You just need to remove one registry key in the template and than you should be good to go:
1. Start Registry Editor.
2. Locate and then click the following registry subkey:
3. Under this registry subkey, delete the following values:
. X509 Certificate
. X509 Certificate ID
Long story short: Demo went well, customer happy!
Monday May 05, 2008
By MrDGrobler on May 05, 2008
With smart cards VDI on Sun Ray works quite well as the association of VM's to a Sun Ray session is triggered by the smart card. But what do you do, when your customer doesn't want to use a smart cards?
For that case Sarah has created simple, sample VDI session type, that doesn't require smart card access. This session type invokes a login dialog initially. After the user has provided the credentials it triggers the usual lookup process through the vda-client and brings up the Windows session, trying to authenticate the user instantaneously.
As usual, your feedback counts.
Monday Apr 28, 2008
Friday Apr 18, 2008
By MrDGrobler on Apr 18, 2008
Quite a few customers are interested in an integration of the Provision Networks broker and Sun Ray. And the only thing they really need is a specific kiosk session type and a login sequence against the Provision Networks broker. The rest is nearly identical with the way the Virtual Desktop Connector works.
So Sarah from my team has created a new session script for Provision Networks. You find it in the pnclient.tar.gz tarball. The installation is straightforward and can be done with a few steps. Look into the README for further details.
After installation and configuration users get a simple login dialog, where they have to specify username, password and a domain. Upon successful connection the user will be directly routed to their desktop. If there are multiple desktops defined, the first desktop on the list will be selected.
That's it. Note, that this is not a supported session type. But it is simple and should help you getting started and expand from here.
Thursday Apr 17, 2008
By MrDGrobler on Apr 17, 2008
Monday Mar 17, 2008
Wednesday Feb 27, 2008
By MrDGrobler on Feb 27, 2008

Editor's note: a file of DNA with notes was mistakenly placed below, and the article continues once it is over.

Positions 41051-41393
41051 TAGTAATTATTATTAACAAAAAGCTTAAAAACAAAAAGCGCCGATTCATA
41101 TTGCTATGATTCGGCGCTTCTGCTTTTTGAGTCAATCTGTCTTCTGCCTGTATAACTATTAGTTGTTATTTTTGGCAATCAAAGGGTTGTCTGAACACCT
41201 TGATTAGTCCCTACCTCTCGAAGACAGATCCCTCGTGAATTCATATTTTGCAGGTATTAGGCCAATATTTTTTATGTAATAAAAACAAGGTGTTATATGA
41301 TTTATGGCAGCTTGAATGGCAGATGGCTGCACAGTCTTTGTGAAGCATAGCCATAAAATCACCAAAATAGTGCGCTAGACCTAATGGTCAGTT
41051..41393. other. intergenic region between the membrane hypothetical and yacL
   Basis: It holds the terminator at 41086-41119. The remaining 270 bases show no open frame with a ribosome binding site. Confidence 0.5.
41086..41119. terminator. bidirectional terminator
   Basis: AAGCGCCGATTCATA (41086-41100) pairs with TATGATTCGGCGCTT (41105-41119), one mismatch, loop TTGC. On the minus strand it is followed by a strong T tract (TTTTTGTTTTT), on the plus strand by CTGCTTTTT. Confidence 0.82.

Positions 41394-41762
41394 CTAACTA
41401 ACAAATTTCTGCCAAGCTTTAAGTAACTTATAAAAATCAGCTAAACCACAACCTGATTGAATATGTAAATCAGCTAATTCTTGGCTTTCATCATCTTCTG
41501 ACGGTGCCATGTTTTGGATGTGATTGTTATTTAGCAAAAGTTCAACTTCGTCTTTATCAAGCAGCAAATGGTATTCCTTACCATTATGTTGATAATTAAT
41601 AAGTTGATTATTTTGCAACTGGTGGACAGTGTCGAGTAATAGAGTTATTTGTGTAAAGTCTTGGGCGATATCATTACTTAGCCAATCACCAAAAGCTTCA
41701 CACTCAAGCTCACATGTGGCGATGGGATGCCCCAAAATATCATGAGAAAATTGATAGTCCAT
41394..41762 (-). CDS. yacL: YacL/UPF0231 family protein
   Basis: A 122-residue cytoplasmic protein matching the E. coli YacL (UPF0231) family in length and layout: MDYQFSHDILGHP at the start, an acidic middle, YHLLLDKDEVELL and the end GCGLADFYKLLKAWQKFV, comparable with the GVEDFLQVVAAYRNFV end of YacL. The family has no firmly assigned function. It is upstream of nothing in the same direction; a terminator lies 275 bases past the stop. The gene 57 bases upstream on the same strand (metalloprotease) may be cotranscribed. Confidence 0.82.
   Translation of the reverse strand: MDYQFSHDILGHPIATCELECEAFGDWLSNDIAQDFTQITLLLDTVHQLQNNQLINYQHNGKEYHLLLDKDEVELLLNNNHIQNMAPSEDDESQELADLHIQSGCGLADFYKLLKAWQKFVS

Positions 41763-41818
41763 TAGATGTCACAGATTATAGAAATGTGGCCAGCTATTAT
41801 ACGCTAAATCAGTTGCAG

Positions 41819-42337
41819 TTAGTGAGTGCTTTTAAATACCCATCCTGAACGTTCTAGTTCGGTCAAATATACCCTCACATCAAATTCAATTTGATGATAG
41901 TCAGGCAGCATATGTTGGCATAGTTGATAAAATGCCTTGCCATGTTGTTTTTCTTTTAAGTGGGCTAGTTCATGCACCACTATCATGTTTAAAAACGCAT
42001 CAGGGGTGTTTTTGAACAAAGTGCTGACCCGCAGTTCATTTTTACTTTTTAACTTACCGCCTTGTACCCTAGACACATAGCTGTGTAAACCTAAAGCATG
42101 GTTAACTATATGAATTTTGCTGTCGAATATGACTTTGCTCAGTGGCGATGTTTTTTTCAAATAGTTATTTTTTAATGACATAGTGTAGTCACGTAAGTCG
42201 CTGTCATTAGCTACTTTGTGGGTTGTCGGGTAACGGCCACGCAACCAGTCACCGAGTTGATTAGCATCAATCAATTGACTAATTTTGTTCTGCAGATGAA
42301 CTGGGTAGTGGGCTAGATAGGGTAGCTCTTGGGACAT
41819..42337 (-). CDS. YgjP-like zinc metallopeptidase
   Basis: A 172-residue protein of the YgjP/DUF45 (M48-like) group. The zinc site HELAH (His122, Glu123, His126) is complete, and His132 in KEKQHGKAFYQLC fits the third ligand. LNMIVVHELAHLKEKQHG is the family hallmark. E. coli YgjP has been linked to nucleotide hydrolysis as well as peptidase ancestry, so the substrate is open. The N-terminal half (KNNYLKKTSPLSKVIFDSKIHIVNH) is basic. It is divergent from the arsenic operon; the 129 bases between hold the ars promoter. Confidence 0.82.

Did you see this announcement? Finally we have a proper relationship with VMware.
Friday Feb 22, 2008
By MrDGrobler on Feb 22, 2008
Today I'd like to expand on the idea of automatic deployment of a virtual desktop as introduced in the previous article. The good thing about a virtual desktop or a virtual machine in general is the fact, that the virtual machine is just comprised just by a bunch files, that can be copied relatively simple. And this is the basis for the automated deployment: Copying files and making them unique in the network. This is of course a bit too simplistic, so let's see how the process really works. First of all look at some ingredients of the virtual desktop lifecycle:
A template is a virtual machine that is configured in a way, that it can be replicated or in virtualization words, cloned. A template is nothing else than a golden image or golden master, terms that are used in the traditional PC deployment. This template needs to contain all the applications and settings you want your users to use. The only specific pieces to desktop virtualization are, that tools like the VMware tools need to be installed on top. And typically a set of tools for the connection broker as well. For the Sun Virtual Desktop Connector (VDC) these are the VDC tools. And then you need to prepare the virtual desktop template, that it can serve the Remote Desktop Protocol (RDP). This includes enabling the terminal services, opening the firewall for RDP and finally making sure that users have permissions to connect remotely to instances cloned from the template.